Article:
Bioenergy is produced by means of several chains of technologies from the production of biomass in a sustainable manner – meaning cultivation, harvesting, transportation, storage and eventually pre-treatment – to its use in a conversion process to produce the final form of energy requested: electricity, heat, CHP or biofuel for transport.
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The ALGADISK project aims to develop a biofilm reactor for algae biomass production that can compete with current algae cultivation. Due to its innovative design, the ALGADISK reactor is going to be scalable, automatic, and it can be used to capture CO2 both in the liquid and gas phase.
The European Commission recognized the best projects in the field of energy efficiency, renewables and clean transport being currently implemented in Europe at a ceremony on June 24 to present the Sustainable Energy Europe & ManagEnergy Awards, held at the start of the EU’s Sustainable Energy Week.
The European Union Sustainable Energy Week (EUSEW) took place from 23 to 27 June 2014. Launched in 2006 as an initiative of the European Commission, the EUSEW has become a reference point for public authorities, energy agencies, private companies, NGOs and industry associations engaged in helping to meet the EU’s energy and climate goals. This year, the High-Level Policy Conference (HLPC) of the EUSEW featured a dedicated session on “Funding innovative low-carbon technologies: the NER 300 programme” on 26 of June.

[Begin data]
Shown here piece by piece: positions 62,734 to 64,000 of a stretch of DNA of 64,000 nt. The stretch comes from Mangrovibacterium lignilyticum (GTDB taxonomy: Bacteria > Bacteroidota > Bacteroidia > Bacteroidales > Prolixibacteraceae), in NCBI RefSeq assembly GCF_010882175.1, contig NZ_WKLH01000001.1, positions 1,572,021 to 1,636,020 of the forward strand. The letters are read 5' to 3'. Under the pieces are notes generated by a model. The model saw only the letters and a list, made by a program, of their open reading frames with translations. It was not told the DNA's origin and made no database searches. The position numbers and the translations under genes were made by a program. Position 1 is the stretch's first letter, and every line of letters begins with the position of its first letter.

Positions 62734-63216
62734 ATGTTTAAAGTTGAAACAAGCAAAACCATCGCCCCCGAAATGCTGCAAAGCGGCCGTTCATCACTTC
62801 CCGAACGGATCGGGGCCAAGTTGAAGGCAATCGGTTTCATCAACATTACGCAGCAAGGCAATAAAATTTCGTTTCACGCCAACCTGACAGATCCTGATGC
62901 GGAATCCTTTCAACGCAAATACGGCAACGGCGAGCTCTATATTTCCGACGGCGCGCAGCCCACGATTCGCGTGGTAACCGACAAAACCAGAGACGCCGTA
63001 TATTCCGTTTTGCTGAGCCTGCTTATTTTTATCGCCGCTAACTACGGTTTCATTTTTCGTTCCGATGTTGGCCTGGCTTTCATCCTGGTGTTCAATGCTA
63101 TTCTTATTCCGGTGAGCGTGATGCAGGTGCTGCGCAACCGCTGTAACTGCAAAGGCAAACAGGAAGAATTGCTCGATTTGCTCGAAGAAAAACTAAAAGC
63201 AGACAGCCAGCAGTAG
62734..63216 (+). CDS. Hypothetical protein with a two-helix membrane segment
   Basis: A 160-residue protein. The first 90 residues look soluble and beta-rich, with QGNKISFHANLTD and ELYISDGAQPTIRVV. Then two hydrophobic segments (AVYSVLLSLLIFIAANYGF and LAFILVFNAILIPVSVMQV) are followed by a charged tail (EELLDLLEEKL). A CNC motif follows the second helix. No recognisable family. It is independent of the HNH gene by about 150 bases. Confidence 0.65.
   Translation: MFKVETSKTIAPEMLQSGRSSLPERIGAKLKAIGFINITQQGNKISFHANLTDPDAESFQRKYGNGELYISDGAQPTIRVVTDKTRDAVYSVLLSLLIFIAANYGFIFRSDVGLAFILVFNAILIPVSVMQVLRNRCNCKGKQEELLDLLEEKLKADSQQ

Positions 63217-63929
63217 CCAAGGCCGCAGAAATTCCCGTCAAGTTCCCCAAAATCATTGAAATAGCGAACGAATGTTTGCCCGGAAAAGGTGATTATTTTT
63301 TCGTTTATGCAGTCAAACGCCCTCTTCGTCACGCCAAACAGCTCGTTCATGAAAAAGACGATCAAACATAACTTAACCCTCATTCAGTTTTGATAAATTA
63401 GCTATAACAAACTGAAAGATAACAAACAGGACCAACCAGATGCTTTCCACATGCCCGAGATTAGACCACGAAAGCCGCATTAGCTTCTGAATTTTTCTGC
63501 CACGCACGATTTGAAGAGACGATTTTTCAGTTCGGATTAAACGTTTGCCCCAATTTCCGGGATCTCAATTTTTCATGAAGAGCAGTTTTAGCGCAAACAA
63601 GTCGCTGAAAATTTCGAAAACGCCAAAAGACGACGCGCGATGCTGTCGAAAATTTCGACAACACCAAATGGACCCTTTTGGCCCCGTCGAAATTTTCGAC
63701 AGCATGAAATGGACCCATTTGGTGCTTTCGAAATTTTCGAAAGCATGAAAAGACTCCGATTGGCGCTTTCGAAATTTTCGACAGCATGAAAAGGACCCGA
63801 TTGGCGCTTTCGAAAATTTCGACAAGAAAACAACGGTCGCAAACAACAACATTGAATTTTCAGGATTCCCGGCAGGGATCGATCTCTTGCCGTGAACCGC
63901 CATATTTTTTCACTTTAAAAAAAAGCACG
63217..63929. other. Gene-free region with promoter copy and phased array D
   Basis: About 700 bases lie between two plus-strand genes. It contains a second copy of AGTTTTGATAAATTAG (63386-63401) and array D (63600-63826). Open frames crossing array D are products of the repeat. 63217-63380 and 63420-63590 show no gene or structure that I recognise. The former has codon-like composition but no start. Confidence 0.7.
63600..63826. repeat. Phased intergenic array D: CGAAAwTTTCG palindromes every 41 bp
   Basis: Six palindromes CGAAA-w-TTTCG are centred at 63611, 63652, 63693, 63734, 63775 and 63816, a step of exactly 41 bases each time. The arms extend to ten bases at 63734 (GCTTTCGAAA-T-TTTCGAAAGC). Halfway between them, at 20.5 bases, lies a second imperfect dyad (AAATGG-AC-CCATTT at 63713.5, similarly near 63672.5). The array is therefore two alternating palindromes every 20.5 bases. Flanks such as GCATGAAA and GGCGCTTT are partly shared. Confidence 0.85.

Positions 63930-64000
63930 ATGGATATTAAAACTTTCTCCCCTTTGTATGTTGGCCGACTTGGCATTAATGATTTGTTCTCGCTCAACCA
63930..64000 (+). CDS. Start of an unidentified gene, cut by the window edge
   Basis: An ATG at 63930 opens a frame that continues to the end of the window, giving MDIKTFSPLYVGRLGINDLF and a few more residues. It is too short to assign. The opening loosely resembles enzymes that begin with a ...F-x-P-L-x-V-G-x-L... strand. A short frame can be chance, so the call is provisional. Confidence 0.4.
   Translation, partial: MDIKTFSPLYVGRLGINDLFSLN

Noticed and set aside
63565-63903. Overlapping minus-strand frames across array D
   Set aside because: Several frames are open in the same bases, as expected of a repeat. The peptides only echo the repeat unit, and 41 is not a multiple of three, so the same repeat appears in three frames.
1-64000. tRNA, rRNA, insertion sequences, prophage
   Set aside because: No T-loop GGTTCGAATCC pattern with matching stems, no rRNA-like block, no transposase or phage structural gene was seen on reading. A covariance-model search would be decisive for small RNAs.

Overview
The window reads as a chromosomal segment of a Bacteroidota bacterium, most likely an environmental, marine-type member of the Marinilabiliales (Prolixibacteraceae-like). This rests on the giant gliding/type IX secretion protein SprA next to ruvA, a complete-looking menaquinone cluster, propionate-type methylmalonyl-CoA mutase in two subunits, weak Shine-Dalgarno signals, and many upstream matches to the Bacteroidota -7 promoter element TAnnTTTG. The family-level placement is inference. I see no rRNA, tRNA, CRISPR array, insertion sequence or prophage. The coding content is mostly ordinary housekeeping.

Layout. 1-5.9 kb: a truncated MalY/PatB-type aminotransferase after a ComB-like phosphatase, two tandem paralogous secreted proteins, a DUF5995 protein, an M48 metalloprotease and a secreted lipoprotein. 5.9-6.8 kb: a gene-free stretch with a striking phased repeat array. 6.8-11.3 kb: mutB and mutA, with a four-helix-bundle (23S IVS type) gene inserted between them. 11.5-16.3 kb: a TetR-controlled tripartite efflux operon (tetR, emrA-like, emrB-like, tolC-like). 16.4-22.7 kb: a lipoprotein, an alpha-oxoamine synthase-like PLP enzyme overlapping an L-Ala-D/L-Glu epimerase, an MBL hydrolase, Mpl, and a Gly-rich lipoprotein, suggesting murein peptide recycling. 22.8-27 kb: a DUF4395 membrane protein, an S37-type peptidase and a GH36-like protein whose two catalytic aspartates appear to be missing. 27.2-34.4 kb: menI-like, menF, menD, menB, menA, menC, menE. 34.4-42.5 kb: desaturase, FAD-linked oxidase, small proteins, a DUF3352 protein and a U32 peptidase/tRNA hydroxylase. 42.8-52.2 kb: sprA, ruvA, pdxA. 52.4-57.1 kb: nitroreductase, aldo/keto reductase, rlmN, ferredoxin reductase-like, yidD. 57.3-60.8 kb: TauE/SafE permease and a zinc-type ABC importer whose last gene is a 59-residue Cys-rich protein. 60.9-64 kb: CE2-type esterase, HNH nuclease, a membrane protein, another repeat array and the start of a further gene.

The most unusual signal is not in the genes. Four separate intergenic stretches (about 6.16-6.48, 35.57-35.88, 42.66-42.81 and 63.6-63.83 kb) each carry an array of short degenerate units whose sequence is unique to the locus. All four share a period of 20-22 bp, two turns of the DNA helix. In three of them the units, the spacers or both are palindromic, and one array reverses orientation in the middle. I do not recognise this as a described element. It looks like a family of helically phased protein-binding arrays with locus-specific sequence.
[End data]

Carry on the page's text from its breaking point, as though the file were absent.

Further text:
The ECM2 symposium will deal with energy challenges and cover multiple disciplines in technology, science, management and policymaking. The conference technical programme includes parallel sessions on various forms of renewable energy, from photovoltaics to geothermal energy. The discussions will also touch on issues related to energy efficiency, safety and the environment.
There has been a rapid growth in demand for raw materials in recent years. The supply of some of these materials into the market has been constrained by the policies of major producers. This has led to much concern worldwide, especially in the EU, where many industries have come to rely on materials that have an associated supply risk.
The European Investment Bank (EIB) is providing a EUR 260 million loan to the energy company Fortum Värme to finance the design, construction and operation of a new biomass-fired combined heat and power (CHP) plant in the Swedish capital.